8. That in 2011, Venue Solutions Group, a Nashville consulting firm, was retained by the Louisville Arena Authority to conduct a review of the Yum! Center’s general and financial operations. VSG employee Mike Wooley was the auditor assigned to the project and, among other actions, conducted interviews of key staff members, beginning in September 2001. Mr. Nicholson, as requested, participated in the interview process and provided honest and sincere answers to the questions posed by Mr. Wooley.

9. That, on or about November 16, 2011, Fair Board President and CEO Workman received a draft of the consulting firm’s report. The report was critical of the Yum! Center’s high operating expenses (highest among six “peer” facilities reviewed), the lack of authority and responsibility given to General Manager Nicholson, the “centralization” and consolidation of power solely residing with Mr. Workman, the needless overstaffing and high wages paid to this staff, and the lack of meaningful venue operating experience of several high ranking Yum! Center employees. In short, the consultant’s report repeated, confirmed and agreed with most, if not all, of the complaint of financial waste and mismanagement made by Mr. Nicholson throughout the course of his employment with Defendant.

10. That on or about November 16, 2011, immediately upon receipt of the draft report, Mr. Workman called Plaintiff and verbally berated Mr. Nicholson. Highly irate, Mr. Workman stated, among other things, that he didn’t know who Mr. Nicholson thought he was and that he should have never provided that information to Mr. Wooley, the author. Mr. Workman further stated that he was going to work to make sure that the report “never saw the light of day.”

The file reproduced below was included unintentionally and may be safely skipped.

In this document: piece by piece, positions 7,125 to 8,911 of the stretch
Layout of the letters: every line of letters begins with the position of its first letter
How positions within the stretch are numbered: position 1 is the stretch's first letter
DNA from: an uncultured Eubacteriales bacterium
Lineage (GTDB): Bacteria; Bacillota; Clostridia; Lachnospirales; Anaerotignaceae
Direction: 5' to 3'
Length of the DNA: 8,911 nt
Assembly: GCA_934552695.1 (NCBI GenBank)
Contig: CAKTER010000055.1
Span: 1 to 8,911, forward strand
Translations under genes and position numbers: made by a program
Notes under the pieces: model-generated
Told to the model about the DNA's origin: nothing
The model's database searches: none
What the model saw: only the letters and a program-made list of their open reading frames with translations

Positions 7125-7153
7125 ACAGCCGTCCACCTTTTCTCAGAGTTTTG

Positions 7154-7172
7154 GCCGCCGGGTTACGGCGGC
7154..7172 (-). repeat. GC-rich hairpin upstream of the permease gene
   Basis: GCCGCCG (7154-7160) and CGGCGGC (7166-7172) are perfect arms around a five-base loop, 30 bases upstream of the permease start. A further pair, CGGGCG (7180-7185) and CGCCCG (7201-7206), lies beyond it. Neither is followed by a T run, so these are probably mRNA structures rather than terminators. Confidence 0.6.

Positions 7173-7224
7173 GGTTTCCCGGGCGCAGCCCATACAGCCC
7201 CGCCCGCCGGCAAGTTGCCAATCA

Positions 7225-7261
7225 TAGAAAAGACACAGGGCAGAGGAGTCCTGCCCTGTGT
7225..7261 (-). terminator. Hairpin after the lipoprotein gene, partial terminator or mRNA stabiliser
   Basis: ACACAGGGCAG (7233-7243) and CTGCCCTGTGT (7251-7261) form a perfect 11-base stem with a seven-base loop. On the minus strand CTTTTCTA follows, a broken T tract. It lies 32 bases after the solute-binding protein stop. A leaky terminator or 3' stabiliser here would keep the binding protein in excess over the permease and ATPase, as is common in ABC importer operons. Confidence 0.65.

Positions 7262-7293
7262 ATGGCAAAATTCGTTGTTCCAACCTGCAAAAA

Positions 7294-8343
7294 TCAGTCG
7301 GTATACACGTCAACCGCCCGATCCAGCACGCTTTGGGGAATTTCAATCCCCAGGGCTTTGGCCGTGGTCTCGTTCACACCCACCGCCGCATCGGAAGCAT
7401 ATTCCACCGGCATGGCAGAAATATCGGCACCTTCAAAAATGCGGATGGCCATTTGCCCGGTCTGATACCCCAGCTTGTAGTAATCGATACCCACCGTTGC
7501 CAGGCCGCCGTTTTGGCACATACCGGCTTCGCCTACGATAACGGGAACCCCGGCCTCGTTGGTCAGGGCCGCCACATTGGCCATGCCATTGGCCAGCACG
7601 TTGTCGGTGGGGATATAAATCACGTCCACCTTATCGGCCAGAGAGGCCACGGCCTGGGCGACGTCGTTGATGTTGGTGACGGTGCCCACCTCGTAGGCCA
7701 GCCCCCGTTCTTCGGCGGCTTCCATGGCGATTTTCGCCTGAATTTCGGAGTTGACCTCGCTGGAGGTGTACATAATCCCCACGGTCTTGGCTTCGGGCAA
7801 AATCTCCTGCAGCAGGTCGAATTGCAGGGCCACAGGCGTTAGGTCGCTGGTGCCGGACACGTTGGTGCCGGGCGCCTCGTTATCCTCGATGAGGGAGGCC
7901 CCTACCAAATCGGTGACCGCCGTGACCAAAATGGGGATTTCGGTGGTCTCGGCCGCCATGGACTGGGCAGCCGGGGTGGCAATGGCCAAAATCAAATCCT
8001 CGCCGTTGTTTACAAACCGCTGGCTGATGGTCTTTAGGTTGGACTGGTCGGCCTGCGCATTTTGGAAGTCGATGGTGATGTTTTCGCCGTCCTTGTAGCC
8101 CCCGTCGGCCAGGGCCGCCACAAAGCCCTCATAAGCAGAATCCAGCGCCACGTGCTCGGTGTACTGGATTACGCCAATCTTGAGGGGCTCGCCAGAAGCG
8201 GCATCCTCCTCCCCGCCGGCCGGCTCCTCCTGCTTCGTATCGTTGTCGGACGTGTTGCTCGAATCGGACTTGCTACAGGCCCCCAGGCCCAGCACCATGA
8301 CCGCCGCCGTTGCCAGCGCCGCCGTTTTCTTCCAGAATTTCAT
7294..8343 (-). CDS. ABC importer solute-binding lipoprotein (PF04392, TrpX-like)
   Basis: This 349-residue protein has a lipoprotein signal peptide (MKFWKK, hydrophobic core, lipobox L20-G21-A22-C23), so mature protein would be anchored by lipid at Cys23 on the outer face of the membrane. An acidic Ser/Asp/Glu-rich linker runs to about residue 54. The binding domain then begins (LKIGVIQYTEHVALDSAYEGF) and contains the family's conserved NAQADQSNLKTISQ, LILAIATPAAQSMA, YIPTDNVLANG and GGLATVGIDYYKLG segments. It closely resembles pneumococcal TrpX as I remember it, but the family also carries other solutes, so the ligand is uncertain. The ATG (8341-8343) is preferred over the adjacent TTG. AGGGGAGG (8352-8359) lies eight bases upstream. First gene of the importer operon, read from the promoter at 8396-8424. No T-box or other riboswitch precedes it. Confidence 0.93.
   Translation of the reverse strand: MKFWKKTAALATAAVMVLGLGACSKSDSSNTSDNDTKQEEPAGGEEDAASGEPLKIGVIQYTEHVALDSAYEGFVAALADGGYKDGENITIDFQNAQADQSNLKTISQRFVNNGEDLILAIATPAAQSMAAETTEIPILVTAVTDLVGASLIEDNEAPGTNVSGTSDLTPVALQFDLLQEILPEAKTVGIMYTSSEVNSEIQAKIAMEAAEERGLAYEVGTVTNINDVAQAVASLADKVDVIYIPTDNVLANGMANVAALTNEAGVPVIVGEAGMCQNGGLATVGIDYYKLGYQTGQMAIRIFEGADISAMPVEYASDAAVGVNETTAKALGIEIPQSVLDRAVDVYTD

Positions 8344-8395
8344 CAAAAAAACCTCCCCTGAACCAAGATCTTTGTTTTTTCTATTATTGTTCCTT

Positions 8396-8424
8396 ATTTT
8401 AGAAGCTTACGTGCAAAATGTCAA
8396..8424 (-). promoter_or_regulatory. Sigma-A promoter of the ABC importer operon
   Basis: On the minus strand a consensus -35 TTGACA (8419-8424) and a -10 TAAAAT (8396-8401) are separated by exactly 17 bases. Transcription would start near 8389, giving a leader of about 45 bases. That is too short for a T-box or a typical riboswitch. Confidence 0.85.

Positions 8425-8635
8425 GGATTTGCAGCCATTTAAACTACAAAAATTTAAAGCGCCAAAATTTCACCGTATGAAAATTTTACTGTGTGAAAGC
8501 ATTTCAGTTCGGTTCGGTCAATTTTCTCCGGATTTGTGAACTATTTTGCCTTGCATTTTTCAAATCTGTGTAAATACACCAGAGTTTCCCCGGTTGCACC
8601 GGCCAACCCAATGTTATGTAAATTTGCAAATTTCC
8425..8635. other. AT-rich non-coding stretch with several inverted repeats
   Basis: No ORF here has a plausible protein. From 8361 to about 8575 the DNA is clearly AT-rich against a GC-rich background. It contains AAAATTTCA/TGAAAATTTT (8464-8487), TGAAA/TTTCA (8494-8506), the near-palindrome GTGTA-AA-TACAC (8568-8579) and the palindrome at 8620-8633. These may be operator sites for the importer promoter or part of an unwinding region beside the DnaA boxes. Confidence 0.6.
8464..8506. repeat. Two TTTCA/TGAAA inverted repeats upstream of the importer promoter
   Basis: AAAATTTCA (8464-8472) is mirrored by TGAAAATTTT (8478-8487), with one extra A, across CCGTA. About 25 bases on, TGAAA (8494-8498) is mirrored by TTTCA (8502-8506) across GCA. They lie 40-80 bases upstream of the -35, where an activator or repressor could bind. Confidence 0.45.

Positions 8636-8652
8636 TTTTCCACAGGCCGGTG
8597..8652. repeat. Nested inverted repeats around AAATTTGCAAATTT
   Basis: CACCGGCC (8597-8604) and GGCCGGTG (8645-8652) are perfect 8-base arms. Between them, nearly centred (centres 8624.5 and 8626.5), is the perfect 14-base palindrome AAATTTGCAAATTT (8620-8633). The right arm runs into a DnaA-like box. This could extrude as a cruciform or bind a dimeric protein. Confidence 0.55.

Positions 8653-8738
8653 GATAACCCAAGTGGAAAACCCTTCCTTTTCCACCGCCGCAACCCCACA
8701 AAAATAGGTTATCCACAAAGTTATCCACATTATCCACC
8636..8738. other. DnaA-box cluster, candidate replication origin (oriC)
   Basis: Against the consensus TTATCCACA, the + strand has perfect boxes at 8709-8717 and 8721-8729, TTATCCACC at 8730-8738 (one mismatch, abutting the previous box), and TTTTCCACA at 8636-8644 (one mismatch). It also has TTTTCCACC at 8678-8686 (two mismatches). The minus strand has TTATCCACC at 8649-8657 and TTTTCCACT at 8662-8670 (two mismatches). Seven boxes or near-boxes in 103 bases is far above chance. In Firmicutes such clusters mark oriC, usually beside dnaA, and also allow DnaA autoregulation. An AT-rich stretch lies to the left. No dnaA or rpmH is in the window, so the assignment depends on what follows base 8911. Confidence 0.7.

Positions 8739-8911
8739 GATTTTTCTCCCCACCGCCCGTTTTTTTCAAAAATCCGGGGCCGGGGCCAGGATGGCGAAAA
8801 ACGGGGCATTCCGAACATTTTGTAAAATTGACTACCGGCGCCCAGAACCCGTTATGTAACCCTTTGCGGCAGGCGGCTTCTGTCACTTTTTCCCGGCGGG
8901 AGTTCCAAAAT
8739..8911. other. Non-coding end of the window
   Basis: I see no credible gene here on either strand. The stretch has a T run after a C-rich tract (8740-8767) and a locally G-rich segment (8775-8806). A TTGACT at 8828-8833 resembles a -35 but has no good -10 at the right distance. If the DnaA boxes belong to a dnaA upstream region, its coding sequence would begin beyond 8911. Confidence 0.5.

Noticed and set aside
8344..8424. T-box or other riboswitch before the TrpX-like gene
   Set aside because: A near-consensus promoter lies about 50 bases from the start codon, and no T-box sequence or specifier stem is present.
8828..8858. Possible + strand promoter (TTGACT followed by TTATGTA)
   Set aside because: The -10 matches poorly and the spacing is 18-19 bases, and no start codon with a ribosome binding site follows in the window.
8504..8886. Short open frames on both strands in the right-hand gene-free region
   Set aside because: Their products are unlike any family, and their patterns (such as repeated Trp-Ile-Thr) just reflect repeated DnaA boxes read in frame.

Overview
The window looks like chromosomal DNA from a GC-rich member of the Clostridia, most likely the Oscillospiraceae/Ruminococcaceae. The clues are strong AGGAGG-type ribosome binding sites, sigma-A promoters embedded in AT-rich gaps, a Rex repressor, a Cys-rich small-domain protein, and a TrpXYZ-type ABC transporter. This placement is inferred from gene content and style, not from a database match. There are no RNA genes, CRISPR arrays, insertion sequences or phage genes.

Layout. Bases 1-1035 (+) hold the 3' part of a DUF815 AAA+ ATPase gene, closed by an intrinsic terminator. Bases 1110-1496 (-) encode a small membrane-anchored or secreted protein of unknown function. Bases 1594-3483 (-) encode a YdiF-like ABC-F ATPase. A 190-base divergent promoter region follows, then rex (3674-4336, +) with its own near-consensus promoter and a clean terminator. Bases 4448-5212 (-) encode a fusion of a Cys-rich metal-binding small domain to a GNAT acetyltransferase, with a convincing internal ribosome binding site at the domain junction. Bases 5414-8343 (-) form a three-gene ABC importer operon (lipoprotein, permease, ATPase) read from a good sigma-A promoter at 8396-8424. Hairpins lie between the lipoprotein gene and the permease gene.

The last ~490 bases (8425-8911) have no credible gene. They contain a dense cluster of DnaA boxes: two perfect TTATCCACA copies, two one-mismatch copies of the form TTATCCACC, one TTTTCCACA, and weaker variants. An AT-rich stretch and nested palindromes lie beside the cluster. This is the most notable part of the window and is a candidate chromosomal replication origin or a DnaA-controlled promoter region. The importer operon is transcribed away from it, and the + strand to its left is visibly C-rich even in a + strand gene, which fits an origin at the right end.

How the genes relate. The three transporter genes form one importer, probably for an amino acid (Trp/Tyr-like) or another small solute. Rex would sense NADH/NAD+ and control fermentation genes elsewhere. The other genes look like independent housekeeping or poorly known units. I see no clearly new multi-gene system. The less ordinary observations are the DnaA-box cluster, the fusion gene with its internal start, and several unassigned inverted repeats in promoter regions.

11. That, subsequent to the circulation of the draft report, Mr. Workman assured Arena Authority officials that he would take necessary steps to improve the arena’s operations and its financial performance. Apparently unhappy with the “follow through” on these promises by Mr. Workman, the Fair Board voted on February 23, 2012 to recommend removal of Mr. Workman as its President. However, Mr. Workman was allowed to remain in his position at that time.

12. That two (2) business days later, on February 27, 2012, Mr. Nicholson was unilaterally and summarily terminated as Yum! Center General manager by Mr. Workman, President and CEO of the Fair Board. In a letter addressed and hand-delivered to Plaintiff on that same date, it was specifically noted that “{t}his action was taken without cause…”

Big headlines were made this week by State Auditor Adam Edelen’s audit of Richie Farmer’s tenure as commissioner of agriculture. Even though Workman recently announced that he will step down at the end of this year, one has to wonder if Edelen will have the nerve to take on the politically connected Harold Workman and his Fair Board next.


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  1. [...] So, Workman is free to devote more time to defending himself in the KFC Yum! Center/Kentucky State Fair Board courtroom drama. [...]